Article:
ZIMBABWEAN NGOs say 12 people have died as a result of a police, army crackdown on anti-government protesters early this week, contradicting official claims only three people who include a police officer had died.
In a statement Friday, the groups, speaking under the banner of the Zimbabwe Human Rights (NGO) Forum, accused Zanu PF activists of involvement in the brutal attacks which they said also caught up with victims of below 10.
"The use of force and extra-judicial killings which have left 12 people dead and 78 others wounded in gunshots is greatly disturbing," said the NGO grouping while condemning the "random and indiscriminate use of live ammunition" on civilians.
"Police have reportedly thrown teargas in homes and market places where protests were not taking place and this continued use of lethal force is worrisome considering that the nation has not yet recovered from August 1 shootings."
Wild skirmishes rocked parts of the country beginning this week following three days of a job stay away called by the Zimbabwe Congress of Trade Unions, NGOs and like-minded individuals.
Mobs barricaded roads and burnt tyres while some shops were looted as angry locals vented their anger at a government decision to hike fuel prices by more than double.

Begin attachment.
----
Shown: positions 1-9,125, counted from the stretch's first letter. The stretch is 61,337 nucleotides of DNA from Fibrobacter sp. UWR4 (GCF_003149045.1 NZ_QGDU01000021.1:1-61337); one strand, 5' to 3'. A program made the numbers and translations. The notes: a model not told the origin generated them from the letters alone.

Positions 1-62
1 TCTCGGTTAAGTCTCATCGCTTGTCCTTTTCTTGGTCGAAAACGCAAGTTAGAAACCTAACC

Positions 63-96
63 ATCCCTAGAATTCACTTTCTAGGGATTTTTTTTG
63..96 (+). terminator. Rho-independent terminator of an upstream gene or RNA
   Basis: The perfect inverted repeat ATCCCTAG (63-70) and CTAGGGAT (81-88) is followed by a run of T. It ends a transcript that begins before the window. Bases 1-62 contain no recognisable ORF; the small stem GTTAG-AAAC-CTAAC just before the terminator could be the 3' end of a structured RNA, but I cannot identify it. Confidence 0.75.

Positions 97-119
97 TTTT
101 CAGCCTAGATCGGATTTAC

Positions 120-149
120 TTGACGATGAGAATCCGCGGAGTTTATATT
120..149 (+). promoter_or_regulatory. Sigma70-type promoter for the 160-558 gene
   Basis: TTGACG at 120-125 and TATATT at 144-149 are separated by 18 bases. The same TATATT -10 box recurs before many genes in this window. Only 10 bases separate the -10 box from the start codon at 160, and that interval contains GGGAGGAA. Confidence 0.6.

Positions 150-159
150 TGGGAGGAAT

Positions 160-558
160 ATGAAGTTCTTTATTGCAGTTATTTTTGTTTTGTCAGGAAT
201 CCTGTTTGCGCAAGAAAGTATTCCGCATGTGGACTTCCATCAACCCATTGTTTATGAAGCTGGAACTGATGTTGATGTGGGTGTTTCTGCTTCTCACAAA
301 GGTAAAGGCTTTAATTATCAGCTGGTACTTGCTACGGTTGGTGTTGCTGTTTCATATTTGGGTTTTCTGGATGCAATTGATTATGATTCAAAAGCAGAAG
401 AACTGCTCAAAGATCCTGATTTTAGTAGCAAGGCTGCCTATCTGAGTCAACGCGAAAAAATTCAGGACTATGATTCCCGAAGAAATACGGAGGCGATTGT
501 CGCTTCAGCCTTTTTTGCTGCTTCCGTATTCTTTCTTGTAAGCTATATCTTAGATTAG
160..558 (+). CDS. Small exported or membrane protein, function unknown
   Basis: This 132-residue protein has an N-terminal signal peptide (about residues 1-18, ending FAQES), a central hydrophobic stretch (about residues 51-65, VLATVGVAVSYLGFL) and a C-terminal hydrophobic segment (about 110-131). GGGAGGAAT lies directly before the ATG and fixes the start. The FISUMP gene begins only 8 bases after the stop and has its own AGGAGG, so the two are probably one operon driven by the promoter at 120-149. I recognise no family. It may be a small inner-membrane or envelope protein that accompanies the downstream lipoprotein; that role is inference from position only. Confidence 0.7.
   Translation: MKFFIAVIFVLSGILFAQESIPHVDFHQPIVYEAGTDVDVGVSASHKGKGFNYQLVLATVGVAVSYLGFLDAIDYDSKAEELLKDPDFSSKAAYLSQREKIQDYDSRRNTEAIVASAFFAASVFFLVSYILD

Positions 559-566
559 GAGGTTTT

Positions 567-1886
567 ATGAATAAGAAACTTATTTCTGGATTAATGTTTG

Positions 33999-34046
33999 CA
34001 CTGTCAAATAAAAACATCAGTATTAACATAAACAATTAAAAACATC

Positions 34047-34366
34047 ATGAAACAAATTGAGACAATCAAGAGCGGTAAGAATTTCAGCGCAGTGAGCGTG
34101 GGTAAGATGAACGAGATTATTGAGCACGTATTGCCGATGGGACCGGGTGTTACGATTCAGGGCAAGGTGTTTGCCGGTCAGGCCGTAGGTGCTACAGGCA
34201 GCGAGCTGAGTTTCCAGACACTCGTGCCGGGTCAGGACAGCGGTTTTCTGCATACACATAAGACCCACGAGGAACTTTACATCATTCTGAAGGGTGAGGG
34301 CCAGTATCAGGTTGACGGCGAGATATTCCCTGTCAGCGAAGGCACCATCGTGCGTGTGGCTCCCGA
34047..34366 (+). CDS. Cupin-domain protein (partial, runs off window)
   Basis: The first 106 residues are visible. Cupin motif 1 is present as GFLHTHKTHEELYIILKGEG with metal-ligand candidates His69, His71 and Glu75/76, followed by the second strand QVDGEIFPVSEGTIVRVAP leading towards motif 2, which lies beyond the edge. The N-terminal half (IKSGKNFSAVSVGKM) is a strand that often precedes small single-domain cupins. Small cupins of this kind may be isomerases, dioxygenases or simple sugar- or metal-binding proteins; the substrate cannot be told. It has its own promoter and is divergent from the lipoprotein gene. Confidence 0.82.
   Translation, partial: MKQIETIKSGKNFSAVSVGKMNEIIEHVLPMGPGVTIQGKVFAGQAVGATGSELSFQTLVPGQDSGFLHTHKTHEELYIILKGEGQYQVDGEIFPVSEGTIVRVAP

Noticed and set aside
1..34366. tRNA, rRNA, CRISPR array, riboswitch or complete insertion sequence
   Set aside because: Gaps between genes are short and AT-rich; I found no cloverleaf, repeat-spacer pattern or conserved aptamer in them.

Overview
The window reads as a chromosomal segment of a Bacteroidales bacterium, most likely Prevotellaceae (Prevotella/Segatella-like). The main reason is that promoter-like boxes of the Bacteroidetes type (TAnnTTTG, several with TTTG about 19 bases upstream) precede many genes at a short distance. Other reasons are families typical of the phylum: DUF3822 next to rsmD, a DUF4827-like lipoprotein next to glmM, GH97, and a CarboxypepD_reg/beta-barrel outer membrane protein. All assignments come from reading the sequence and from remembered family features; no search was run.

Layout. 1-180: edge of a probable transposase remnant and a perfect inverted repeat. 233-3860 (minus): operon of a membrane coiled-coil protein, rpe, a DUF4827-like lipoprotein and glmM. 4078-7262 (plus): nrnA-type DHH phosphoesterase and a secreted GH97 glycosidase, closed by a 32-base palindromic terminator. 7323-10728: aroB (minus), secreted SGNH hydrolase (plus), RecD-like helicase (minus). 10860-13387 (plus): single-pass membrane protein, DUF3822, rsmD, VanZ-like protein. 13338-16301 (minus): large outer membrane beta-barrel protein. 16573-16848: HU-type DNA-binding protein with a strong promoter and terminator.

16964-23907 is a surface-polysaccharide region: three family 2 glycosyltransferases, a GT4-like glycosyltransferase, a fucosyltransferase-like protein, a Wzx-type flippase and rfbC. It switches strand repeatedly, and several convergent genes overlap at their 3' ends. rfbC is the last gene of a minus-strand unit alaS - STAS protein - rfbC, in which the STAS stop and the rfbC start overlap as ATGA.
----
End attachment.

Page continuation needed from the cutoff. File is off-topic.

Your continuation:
Security forces responded with brute force and dragnet arrests with the independent Zimbabwe Doctors for Human Rights reporting Thursday it had treated 68 for gunshot wounds since Monday.
In its Friday statement, the NGO Forum however said armed security personnel were breaking into private homes, "indiscriminately torturing occupants including children as young as nine years old".
"Police are working in common purpose with the army and Zanu PF youth militia in perpetrating these violations," said the group.
Former Zanu PF youth leader Godwin Gomwe and other party activists were among those arrested while allegedly terrorising citizens in Harare.
Acting President Constantino Chiwenga was later said to have ordered their release by police.
The victimisation of citizens was said to be rampant in Budiriro, Mabvuku, Glen Norah, Highfields, Kuwadzana, Warren Park and Hatcliffe suburbs in Harare while Chitungwiza and Chinhoyi also experienced the disturbances.
The forum alleges that victims of state brutality have been denied access to lawyers, medical treatment and bail.
They were severely beaten by the soldiers before being arrested.
State Security Minister Owen Ncube has said that the violent protests amounted to treason.